Southern Storage Reservoir May Make Water Dirtier
They did what??
That was our response when we heard that the Army Corps of Engineers had slid in eleventh-hour language changes to an important new report on the Everglades Agricultural Area Reservoir planned for south of Lake Okeechobee. The language locks us into a footprint that independent scientists have called grossly inadequate and reverses the Corps’ 2018 stated position that, as designed, the proposed project risked “non-compliance with water quality standards.”
For communities looking for relief from Lake Okeechobee discharges, the EAA reservoir is one initiative with the greatest potential to help solve Florida’s water management crisis by reducing the need to send damaging releases to the northern coastal estuaries and increasing clean, freshwater flows south to the Everglades and Florida Bay. Its success hinges on the design and implementation of a project that has enough water-treatment acreage to ensure that the completed reservoir can operate at full capacity without violating federal pollution standards.
As designed, independent analysis has determined that the $1.8 billion project can’t hit both water quantity and water quality targets without the addition of significantly more acreage dedicated to water treatment.
That’s a hell of a price tag to front on the backs of taxpayers without assurances that these concerns won’t tank the success of the project.
In response, environmental groups including our affiliated organization, Friends of the Everglades, sent an urgent letter to the Corps requesting a “return to the drawing board.”
The letter, submitted Monday afternoon as formal comments on the Final Environmental Impact Statement for the reservoir, outlines 20 major areas of concern.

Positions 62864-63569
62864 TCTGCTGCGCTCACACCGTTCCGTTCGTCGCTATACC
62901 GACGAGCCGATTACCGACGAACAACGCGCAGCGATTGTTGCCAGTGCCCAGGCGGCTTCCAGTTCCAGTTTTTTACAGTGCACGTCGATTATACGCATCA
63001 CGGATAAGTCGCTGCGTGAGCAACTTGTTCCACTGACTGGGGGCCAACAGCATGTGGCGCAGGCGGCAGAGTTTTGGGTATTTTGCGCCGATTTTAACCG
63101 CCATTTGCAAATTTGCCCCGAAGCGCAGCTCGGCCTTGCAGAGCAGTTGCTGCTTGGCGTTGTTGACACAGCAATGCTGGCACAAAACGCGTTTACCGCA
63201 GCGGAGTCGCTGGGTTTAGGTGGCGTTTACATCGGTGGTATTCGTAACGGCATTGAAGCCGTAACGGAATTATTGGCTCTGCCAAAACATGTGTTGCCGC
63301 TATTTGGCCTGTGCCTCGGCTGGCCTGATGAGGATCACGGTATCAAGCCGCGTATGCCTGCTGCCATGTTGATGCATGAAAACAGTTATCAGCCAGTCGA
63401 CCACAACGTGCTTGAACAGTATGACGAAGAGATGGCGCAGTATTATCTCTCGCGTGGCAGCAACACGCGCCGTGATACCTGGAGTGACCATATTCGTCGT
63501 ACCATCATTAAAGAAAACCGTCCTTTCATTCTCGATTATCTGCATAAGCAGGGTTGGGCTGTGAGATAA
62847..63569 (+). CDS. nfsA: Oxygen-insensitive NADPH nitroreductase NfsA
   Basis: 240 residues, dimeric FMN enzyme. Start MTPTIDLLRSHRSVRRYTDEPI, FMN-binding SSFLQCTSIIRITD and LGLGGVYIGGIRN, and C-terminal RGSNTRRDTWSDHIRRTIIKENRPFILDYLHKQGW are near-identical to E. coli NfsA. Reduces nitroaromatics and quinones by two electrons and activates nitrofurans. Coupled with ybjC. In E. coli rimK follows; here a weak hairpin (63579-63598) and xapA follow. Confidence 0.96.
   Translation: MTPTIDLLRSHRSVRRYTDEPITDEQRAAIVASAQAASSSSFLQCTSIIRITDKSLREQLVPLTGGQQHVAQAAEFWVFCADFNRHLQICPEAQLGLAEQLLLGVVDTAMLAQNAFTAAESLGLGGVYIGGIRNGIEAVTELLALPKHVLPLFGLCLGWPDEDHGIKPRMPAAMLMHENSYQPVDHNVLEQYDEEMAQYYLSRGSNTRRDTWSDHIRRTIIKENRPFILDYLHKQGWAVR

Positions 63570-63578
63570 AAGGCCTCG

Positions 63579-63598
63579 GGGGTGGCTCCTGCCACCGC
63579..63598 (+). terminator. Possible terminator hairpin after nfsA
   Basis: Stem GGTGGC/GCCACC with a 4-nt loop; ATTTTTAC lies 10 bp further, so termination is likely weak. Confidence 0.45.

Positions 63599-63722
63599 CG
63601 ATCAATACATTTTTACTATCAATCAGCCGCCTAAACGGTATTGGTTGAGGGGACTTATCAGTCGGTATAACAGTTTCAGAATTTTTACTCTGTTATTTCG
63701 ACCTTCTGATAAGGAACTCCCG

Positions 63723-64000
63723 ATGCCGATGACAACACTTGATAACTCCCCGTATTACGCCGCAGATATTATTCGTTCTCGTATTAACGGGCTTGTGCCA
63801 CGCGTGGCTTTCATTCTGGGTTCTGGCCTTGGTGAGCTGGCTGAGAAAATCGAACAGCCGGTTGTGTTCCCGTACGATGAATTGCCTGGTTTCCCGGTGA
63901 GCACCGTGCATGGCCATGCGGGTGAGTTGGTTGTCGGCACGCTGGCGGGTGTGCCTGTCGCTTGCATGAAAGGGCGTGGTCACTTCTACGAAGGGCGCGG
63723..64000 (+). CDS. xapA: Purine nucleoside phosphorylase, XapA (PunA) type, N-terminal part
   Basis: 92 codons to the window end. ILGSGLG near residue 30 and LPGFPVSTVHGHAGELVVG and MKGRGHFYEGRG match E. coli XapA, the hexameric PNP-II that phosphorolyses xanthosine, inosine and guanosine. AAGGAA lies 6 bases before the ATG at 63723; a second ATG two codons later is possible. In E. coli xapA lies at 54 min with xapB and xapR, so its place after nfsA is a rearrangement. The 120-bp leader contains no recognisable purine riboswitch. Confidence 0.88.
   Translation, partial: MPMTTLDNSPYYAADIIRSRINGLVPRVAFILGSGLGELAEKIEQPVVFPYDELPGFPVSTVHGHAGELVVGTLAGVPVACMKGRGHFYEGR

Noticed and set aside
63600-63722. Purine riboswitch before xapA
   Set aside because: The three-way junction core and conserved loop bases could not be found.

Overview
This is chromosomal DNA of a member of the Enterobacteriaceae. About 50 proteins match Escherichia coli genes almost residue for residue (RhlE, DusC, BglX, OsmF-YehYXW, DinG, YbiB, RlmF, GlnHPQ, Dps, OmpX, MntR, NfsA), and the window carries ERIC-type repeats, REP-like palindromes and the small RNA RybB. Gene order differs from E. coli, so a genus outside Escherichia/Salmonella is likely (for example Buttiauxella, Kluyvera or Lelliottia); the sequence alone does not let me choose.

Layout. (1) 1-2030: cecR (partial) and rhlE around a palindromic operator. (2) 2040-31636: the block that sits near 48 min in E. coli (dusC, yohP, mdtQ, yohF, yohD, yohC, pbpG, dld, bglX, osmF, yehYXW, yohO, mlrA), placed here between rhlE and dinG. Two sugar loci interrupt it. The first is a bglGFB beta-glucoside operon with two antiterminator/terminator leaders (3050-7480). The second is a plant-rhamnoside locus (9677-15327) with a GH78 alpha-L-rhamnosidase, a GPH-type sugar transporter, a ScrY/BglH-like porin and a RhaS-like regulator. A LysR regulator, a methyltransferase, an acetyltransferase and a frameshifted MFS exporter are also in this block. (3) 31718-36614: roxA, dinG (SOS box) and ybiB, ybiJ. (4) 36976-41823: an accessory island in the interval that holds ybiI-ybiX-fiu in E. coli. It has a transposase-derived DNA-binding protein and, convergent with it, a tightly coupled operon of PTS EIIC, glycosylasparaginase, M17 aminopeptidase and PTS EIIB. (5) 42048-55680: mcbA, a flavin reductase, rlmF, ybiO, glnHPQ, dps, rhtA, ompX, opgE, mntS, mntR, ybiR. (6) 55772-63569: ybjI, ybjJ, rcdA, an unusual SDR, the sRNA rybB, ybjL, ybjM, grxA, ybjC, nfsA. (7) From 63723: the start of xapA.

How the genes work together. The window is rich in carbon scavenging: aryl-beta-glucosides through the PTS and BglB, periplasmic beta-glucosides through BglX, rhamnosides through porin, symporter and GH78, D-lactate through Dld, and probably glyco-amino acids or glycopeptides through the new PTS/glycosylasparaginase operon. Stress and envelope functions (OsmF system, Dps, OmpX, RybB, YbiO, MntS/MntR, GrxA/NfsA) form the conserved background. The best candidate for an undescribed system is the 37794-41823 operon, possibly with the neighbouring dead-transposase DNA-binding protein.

Among the key points:
- The Army Corps unnecessarily constrained the footprint of the project to publicly owned lands, therefore limiting the ecological benefits of the EAA Storage Reservoir. Alternatives with a larger footprint should still be evaluated, as called for in Senate Bill 10, which the Florida Legislature passed in 2017.
- The proposed 23-foot depth of the reservoir could actually create dirtier water, and fuel more harmful algal blooms — without adequate filter marshes to clean the water. In the interest of public health, alternatives with reservoir options between 6 and 12 feet should be studied.
- The Army Corps has indicated the EAA Storage Reservoir will represent the “final increment” of the Comprehensive Everglades Restoration Plan, even though it falls short of the 360,000 acre feet of storage articulated in Component G of CERP.
The letter points out that the EAA Storage Reservoir, as currently designed, “is yet another industrial-scale plumbing project that is as far from being a natural system as possible.”
“We don’t want to stop the project,” Eve Samples, executive director of Friends of the Everglades and one of the letter’s authors, told TCPalm, “but we want it to work. Our intent is to keep pushing for a design and construction of the EAA reservoir that truly works.”
The Army Corps already gambled against human health this year, choosing to prioritize water storage this dry season rather than repeating the successful 2019 operations that lowered the lake before June 1 and saved the coastal estuaries from yet another toxic summer. If we end up with a hurricane this summer, they’ll tell us they’ve got no other choice than the emergency discharge of massive quantities of polluted water to the coastal estuaries. Of course, without using a change in operational management to prepare for the worst, and without a properly designed EAA reservoir to look forward to, that will be a half-truth, at best.
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